- MP3, Ogg Vorbis, AAC/MP4, Musepack, FLAC, Wav, MOD formats support.
- Small memory requirements (has no UI at all because of 'daemon' nature).
- Many frontends (from command-line to Gnome/KDE apps).
- Last.FM support throught 3rd paty program (like lastfmsubmitd).


I second this, MPD is fantastic. Amarok is nice but it's no good if you're sat away from the PC like on a home theatre PC because it requires lots of mousing around. I can control MPD from my PDA, laptop or even a Windows PC.

If only MPD supported embedded cue sheets and selectable outputs / playlists at once i'd be a happy camper.

Funnily enough though no matter how nice the different clients for MPD are I always go back to using the command line ncmpc instead as it's sooooo fast. I even use it on my Windows laptop through putty.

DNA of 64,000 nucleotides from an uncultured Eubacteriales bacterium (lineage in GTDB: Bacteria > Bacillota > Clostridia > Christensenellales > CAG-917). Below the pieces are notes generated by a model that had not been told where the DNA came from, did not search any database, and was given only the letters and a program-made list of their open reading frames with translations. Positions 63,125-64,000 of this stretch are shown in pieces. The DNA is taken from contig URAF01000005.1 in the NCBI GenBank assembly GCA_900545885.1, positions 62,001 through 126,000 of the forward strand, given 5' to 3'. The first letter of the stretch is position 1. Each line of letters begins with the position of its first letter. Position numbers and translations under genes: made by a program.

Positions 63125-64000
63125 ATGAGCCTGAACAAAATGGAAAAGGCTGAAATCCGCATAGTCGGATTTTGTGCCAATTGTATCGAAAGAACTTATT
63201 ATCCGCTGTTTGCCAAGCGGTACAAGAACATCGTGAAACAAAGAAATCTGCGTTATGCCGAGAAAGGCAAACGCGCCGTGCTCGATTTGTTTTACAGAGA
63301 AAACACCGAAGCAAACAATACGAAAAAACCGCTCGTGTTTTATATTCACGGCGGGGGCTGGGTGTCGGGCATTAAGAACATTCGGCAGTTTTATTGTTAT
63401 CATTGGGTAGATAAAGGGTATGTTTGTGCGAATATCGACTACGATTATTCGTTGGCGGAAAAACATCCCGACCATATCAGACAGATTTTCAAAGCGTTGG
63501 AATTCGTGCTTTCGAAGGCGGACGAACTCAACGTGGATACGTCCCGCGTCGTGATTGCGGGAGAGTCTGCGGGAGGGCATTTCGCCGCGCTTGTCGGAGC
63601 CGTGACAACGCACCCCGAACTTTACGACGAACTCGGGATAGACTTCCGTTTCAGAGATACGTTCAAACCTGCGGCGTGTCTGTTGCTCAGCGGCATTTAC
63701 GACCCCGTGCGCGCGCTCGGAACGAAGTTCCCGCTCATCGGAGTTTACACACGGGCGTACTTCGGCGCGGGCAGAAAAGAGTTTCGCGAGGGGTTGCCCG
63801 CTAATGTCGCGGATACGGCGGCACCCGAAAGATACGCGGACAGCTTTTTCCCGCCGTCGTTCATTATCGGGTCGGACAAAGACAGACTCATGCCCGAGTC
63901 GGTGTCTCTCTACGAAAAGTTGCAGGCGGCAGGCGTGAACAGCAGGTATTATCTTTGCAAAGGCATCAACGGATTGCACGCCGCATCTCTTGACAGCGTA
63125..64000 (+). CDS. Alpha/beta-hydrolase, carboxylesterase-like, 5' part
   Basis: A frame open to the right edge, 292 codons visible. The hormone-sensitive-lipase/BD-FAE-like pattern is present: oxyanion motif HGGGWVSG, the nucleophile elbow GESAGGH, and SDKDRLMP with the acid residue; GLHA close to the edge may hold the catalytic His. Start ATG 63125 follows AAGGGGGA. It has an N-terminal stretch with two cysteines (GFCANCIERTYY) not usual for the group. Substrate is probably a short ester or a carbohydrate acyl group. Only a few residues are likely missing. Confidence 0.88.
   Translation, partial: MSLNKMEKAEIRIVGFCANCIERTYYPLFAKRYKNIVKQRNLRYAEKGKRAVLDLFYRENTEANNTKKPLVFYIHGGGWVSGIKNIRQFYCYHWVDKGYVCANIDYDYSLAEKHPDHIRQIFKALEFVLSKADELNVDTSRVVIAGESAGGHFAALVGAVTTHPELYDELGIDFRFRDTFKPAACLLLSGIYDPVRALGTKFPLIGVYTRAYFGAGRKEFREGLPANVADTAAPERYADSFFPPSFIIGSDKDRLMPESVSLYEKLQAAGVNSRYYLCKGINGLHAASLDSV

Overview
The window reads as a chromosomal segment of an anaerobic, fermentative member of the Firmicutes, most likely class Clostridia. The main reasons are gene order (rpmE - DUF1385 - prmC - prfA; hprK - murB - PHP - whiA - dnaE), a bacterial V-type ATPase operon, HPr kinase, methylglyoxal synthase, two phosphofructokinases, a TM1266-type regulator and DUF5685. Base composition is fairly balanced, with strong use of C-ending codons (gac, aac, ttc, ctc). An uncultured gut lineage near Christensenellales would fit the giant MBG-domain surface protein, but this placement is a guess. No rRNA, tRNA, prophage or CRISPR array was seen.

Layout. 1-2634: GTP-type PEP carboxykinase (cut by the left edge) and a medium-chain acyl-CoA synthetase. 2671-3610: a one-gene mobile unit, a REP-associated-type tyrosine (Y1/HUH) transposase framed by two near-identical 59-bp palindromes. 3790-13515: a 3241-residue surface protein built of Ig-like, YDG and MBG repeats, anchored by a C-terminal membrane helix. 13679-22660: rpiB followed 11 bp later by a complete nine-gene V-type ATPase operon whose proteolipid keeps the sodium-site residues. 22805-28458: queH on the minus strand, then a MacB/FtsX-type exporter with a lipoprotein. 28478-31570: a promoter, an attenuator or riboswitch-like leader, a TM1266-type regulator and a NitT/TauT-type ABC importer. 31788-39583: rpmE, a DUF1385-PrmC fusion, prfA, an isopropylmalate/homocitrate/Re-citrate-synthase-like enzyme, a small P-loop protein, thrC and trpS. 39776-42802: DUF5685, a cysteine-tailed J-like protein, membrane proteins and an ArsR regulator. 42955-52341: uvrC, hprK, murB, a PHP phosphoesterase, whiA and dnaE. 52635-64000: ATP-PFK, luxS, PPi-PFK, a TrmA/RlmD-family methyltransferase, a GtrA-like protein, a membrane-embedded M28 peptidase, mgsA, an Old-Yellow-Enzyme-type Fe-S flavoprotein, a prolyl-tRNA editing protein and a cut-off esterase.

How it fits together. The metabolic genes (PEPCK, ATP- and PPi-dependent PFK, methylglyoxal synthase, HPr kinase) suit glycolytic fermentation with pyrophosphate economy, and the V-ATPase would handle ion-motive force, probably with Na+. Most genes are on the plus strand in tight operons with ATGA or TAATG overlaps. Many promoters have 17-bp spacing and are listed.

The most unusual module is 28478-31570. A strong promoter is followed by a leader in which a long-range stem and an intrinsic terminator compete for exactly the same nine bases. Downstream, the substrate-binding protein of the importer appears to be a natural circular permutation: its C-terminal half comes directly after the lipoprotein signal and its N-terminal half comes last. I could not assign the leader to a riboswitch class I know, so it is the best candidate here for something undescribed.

• Vir Rocha
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Linux Audio Player: Which one? / Why?
Reply #5
Nice. Thanks guys. I'd never heard of either Quod Libet or MPD before this. Quod Libet is looking particularly nice since there is a rumor that it supports cue-sheets?

I guess my main problem is that as a Foobar lover I'm a bit dismayed by the iTunes-iness of all the newer players. I guess I'm just gonna have to suck it up and find one I like.

-- Vir

  • gkmeyer
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Linux Audio Player: Which one? / Why?
Reply #6
I guess my main problem is that as a Foobar lover I'm a bit dismayed by the iTunes-iness of all the newer players. I guess I'm just gonna have to suck it up and find one I like.